10. Blast Off
Attributed to E. E. Smith, an early science fiction author often referred to as “the father of space opera.” The term appeared in Smith’s 1937 story Galactic Patrol, when one character inquires of another, “How long do you figure it’ll be before it’s safe for us to blast off?”
This is probably the most well-known of these, since Isaac Asimov [for those poor souls who have never gazed upon Asimov’s awe-inspiring sideburns, that’s him pictured up top] is famous for (among many other things) his three laws of robotics. Even so, the word is included because it is one of the only actual sciences to have been first named in a science fiction story (Liar! 1941). Asimov also named the related occupation (roboticist) and the adjective robotic.
8. Genetic engineering
The other science that received its name from a science fiction story, in this case Jack Williamson’s novel Dragon’s Island, which was coincidentally published in the same year as “Liar!” The occupation of genetic engineer took a few more years to be named, this time by Poul Anderson.
We couldn’t resist the Kate Upton pic from SI, call us juvenile! Zero-g is a defining feature of life in outer space (sans artificial gravity, of course). The first known use of “zero-gravity” is from Jack Binder (better known for his work as an artist) in 1938, and actually refers to the gravityless state of the center of the Earth’s core. Arthur C. Clarke gave us “zero-g” in his 1952 novel Islands in the Sky.
6. Deep space
One of the other defining features of outer space is its essential emptiness. In science fiction, this phrase most commonly refers to a region of empty space between stars or that is remote from the home world. E. E. “Doc” Smith seems to have coined this phrase in 1934. The more common use in the sciences refers to the region of space outside of the Earth’s atmosphere.
5. Ion drive
An ion drive is a type of spaceship engine that creates propulsion by emitting charged particles in the direction opposite of the one you want to travel. The earliest citation in Brave New Words is again from Jack Williamson (The Equalizer, 1947). A number of spacecraft have used this technology, beginning in the 1970s.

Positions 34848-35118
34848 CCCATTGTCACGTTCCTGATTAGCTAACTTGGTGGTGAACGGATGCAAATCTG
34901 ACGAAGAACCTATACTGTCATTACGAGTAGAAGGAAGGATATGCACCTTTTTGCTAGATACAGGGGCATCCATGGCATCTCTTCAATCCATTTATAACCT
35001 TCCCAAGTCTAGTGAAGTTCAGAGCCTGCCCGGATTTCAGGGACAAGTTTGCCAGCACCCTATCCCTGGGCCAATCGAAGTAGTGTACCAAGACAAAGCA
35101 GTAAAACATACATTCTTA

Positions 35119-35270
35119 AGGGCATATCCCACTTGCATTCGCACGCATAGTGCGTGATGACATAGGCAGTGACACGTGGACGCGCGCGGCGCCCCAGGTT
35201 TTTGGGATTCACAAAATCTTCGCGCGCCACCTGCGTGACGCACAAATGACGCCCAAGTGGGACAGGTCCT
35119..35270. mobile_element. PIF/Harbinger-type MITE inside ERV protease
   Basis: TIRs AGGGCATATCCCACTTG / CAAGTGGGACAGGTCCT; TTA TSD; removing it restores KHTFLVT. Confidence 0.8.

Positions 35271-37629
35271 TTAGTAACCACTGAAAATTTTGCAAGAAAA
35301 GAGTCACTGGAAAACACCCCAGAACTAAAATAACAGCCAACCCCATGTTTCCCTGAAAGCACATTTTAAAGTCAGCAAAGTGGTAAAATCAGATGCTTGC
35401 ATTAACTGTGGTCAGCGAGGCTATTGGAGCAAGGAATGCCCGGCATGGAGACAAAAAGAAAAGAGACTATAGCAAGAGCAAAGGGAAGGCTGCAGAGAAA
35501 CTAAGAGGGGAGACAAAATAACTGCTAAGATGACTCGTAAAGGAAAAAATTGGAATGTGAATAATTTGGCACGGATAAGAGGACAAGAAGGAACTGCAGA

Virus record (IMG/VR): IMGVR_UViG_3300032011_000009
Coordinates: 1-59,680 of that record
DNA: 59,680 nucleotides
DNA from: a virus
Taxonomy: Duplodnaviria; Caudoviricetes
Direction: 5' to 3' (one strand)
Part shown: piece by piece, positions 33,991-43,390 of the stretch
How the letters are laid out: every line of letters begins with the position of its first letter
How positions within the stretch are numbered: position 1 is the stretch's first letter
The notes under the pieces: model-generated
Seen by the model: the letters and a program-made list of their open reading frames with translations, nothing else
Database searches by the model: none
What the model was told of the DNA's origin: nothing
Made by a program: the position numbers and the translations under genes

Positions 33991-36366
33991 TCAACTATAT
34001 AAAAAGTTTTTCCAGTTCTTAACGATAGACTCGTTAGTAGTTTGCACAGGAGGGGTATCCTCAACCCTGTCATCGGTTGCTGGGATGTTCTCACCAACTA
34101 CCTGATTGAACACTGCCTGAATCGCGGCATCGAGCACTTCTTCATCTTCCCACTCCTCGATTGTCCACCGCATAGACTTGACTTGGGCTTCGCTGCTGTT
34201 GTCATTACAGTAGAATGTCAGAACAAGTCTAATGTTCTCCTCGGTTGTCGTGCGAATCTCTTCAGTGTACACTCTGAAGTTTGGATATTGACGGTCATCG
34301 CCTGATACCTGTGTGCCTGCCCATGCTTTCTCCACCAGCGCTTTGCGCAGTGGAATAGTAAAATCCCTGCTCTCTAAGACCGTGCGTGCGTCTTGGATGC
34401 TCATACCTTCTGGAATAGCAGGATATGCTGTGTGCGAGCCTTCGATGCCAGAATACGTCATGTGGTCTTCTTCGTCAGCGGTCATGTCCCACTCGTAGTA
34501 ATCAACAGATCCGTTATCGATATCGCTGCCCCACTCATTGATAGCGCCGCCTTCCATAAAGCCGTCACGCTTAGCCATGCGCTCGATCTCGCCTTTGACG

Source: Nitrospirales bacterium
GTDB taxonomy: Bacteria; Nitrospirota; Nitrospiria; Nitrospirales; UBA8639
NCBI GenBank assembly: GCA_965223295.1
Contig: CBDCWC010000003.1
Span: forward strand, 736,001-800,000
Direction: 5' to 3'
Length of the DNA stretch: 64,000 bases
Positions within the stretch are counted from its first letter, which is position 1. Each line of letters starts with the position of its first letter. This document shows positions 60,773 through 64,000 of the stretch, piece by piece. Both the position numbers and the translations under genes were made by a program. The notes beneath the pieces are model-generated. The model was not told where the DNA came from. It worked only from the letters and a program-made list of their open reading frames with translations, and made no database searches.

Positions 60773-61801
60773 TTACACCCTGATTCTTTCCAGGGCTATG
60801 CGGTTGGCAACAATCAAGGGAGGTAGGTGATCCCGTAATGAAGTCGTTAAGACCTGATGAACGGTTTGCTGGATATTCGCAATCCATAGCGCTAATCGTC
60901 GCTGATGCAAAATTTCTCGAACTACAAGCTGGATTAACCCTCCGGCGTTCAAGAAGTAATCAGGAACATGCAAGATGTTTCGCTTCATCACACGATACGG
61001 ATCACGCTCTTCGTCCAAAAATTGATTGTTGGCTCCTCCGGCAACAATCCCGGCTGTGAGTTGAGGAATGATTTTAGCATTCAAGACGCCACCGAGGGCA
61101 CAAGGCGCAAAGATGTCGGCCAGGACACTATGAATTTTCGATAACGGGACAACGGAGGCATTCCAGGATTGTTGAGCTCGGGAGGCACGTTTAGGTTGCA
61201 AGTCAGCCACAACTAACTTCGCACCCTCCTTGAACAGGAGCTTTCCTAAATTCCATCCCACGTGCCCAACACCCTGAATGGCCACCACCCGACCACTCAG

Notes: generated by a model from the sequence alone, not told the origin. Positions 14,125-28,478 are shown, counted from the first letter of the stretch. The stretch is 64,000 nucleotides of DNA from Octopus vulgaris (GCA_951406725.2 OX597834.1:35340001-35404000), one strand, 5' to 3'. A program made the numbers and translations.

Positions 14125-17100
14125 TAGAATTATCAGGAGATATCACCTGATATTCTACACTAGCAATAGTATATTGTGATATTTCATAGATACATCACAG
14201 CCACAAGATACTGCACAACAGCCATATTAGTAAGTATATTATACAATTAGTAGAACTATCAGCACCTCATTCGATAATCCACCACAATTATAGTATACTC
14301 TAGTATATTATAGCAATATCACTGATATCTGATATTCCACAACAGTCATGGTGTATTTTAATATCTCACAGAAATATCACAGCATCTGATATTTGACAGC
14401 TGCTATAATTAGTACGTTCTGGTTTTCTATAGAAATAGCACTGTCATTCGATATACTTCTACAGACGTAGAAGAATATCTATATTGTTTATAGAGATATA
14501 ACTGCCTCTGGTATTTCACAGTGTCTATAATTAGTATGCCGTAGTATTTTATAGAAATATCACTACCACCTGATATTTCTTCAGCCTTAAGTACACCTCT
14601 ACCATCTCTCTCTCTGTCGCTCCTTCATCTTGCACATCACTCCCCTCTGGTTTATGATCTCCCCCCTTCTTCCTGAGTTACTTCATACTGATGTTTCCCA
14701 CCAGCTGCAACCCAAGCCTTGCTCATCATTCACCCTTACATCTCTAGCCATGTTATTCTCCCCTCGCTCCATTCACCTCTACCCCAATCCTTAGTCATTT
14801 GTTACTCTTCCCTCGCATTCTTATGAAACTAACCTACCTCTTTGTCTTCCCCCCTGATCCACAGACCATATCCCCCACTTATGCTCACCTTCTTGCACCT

4. Pressure suit
A suit that maintains a stable pressure around its occupant; useful in both space exploration and high-altitude flights. This is another one from the fertile mind of E. E. Smith. Curiously, his pressure suits were furred, an innovation not, alas, replicated by NASA.
Computer virus, that is. Dave Gerrold (of The Trouble With Tribbles fame) was apparently the first to make the verbal analogy between biological viruses and self-replicating computer programs, in his 1972 story When Harlie Was One.
Another type of self-replicating computer program. So named by John Brunner in his 1975 novel Shockwave Rider.
1. Gas giant
A large planet, like Jupiter or Neptune, that is composed largely of gaseous material. The first known use of this term is from a story (Solar Plexus) by James Blish; the odd thing about it is that it was first used in a reprint of the story, eleven years after the story was first published. Whether this is because Blish conceived of the term in the intervening years or read it somewhere else, or whether it was in the original manuscript and got edited out is impossible to say at this point.
So there you have it; words that originated in science fiction and have become science-fact! What other words of phrases have their origins in sci-fi that are not used in science?
courtesy of i09